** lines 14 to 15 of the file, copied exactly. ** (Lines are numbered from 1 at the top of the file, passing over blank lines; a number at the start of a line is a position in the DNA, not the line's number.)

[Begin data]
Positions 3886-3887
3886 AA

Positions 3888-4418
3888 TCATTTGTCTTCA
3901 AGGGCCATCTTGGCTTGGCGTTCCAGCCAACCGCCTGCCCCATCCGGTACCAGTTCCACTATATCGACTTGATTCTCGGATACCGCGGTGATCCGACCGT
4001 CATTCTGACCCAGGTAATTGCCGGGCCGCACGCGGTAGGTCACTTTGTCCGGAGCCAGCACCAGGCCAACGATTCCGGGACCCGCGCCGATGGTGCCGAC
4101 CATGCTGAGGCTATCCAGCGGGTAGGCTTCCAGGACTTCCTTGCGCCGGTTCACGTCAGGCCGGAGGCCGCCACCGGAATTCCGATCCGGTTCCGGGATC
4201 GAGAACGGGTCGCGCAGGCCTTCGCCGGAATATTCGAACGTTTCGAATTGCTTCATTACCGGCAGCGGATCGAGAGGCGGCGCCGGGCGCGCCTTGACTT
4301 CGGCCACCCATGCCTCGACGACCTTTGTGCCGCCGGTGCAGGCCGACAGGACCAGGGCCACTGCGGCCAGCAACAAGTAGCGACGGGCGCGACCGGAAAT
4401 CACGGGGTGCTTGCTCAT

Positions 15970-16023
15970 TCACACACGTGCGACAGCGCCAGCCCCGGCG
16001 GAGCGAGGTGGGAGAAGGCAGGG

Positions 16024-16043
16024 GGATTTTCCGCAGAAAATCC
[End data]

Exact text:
Positions 16024-16043
16024 GGATTTTCCGCAGAAAATCC